Interested in learning about political organizing? Check out these new books at OPL.
This past week citizens in the Bay Area and throughout the world expressed their opinions by participating in marches and protests. Resistance movements have been a way for people to voice their dissent throughout history. If you want to read about social movements and political organizing look no further than OPL. We have many new books on the topic.
If you're interested in learning about a local movement in which civic engagement resulted in positive change, join Steve Early at the Piedmont Branch Library on Tuesday evening, February 28th at 6:30 PM for a discussion of his book about Richmond, California -- Refinery Town: Big Oil, Big Money and the Remaking of an American City.
Get your students Black History Homework books asap! Supplies are limited!
Library Kid: I have the hardest person EVER!!!!
Library Kid: I'll never find annnnnnything on herrrr...
Library Kid: Fannie Lou Hamer.
Me: What about this book? ( I pulled it out of our newly created Black History Books Display)
Challenge Extended: 1000 Books Before Kindergarten! You can do it!
Shhh. Listen. Did you hear that?
Yes, it was the sound of librarians everywhere shouting hooray while reading about Daliyah Marie Arana. This amazing young book worm visited the Library of Congress, met with the newest Librarian of Congress Carla Hayden and was Guest Librarian for the day, a most prestigious title, especially when bestowed upon an impeccably dressed 4 year old! Daliyah's special afternoon was in celebration of a big reading accomplishment that her family celebrated with their local public library.
When Daliyah was 3, her mom enrolled her in her public library's 1000 Books Before Kindergarten program in Georgia. This program encourages families to read 1000 books before the first day of kindergarten and when her family completed this most impressive feat, her mother
How about reading Moby Dick this winter?
Call me Ishmael.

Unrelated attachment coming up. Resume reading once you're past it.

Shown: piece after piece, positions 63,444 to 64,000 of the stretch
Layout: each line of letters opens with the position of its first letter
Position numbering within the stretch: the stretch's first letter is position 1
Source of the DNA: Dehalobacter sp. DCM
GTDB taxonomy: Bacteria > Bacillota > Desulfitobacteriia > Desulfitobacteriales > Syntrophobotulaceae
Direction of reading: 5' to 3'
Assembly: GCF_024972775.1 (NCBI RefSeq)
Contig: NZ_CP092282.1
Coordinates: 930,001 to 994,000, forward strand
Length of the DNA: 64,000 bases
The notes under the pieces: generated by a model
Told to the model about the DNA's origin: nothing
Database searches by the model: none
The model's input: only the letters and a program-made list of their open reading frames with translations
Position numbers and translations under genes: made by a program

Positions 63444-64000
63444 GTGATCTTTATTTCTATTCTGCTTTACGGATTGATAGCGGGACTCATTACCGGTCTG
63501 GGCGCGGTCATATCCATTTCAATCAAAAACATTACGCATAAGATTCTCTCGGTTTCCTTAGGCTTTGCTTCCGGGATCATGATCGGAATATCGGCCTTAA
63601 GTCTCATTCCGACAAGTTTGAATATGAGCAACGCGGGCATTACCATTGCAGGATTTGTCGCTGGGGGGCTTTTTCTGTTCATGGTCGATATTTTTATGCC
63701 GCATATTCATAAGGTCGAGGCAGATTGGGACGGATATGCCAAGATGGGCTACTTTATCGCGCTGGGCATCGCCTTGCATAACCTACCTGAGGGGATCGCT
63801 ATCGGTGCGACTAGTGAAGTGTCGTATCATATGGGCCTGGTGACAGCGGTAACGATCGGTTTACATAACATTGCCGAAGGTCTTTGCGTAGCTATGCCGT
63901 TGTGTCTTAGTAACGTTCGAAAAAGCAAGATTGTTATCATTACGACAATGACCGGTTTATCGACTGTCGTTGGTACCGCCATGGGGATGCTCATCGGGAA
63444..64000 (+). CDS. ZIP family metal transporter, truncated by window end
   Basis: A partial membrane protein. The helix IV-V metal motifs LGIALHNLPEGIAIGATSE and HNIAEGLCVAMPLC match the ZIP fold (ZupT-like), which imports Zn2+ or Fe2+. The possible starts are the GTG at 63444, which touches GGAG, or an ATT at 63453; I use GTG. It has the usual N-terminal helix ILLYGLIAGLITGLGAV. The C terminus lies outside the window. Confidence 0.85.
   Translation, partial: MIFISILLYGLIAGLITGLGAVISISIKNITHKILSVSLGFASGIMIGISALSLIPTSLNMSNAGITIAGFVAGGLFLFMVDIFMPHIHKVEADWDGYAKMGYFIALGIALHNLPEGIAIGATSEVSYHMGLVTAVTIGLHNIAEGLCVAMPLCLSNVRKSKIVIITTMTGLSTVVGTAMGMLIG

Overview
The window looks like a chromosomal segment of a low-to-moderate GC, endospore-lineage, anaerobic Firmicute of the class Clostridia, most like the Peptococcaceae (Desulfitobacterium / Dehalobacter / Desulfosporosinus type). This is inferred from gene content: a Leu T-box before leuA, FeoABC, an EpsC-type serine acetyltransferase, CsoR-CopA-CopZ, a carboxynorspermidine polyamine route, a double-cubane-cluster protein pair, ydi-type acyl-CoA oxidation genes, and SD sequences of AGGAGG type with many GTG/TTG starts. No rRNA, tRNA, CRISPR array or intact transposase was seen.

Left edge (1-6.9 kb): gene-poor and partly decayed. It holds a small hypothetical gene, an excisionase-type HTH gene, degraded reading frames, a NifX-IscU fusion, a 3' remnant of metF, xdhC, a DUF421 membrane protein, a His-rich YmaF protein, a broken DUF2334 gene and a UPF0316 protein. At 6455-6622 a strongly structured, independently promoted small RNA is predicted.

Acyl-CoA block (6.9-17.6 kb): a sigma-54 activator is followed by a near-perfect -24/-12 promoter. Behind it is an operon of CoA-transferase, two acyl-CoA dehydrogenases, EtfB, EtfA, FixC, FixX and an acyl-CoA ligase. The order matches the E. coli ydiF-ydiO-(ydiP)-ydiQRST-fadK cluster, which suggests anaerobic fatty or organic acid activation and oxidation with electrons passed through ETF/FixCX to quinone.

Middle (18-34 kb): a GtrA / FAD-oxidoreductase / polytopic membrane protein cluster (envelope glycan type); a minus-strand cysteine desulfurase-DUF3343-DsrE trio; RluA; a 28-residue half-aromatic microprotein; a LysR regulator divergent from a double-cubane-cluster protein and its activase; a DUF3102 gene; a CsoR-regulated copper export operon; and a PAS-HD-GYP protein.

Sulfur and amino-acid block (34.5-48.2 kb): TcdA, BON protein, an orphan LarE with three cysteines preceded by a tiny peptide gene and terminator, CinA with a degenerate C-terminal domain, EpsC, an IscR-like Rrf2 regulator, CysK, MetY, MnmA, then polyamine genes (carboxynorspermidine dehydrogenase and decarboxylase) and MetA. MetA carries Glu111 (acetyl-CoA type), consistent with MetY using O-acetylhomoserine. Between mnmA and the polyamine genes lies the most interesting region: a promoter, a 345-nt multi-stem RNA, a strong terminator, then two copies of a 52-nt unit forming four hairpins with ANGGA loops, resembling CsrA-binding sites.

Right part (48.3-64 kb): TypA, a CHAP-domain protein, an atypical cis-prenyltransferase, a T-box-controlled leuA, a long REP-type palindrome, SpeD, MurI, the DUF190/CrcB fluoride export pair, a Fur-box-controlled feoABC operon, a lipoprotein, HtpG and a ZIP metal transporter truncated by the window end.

You just read one of the most recognizable first lines in all literature opening one of the most immersive and rewarding reads there is. But what’s the big deal? Why read it? Here’s why. Moby Dick sprawls across the pages, from New Bedford to the South Seas and from a hopeful beginning to a disastrous end. Its language is monumental, springing from the biblical and Shakespearean texts that were Herman Melville’s cultural foundation. Its characters, Ahab, Ishmael, Starbuck, Queequeg, Tashtego, Pip, are fully alive and compelling and, to use an anachronistic word, diverse. The discursive chapters on whales and whaling draw you into
world and way of life that’s lost. The whale itself is a force of nature, both aggressor and aggressed against.
First published in 1851, Herman Melville created Moby Dick out of his own experiences as a sailor in the whale fishery, and on
As we grapple with the uncertain future and a surge in bias-related crimes, knowledge is power. Join the ACLU for Know Your Rights workshops at your library.
This February, Oakland Public Library is offering a series of Know Your Rights workshops, in partnership with the ACLU of Northern California.
As our communities grapple with the uncertain future of immigration reform, the threat of a Muslim registry, a surge in bias-related crimes, and a groundswell of activism by citizens concerned about justice, safety and equity, we have a great deal to learn and do -- together.
Beginning with three workshops -- for immigrants, transgender residents and citizens exercising free speech through protest – Oakland Library and the ACLU will provide information to help you protect yourself, your family and your community.
Over the coming year, the library will continue to offer programs and
Your child will never lose a library book again! Okay that statement is a bit premature, so read further and decide if this solution will work for you.
I’ll admit it, I am sick of my kids losing library books! Every week between 10-30 library books and movies enter my house, and it seems like every month or so one book or movie gets lost in the “black hole” never to be seen again.
So this year, I have a solution; not a resolution, but a solution. We are borrowing more electronic library books this year. I found a great deal on tablets for my children and got each of them one as a holiday gift. The very first thing I did before giving them the tablets was download the following library apps, and enter their library card numbers so that they could enjoy the free online resources we offer. You have read my
OPL staff look back on their favorite books of 2016.
As it draws to a close, some have declared 2016 the worst year ever. Whether or not we all agree with that sentiment, we can look back fondly on at least one thing: the books! Here are some of our favorite books from the past twelve months.
Please share your favorite books of 2016 in the comments.
Cozy up to a mystery this winter.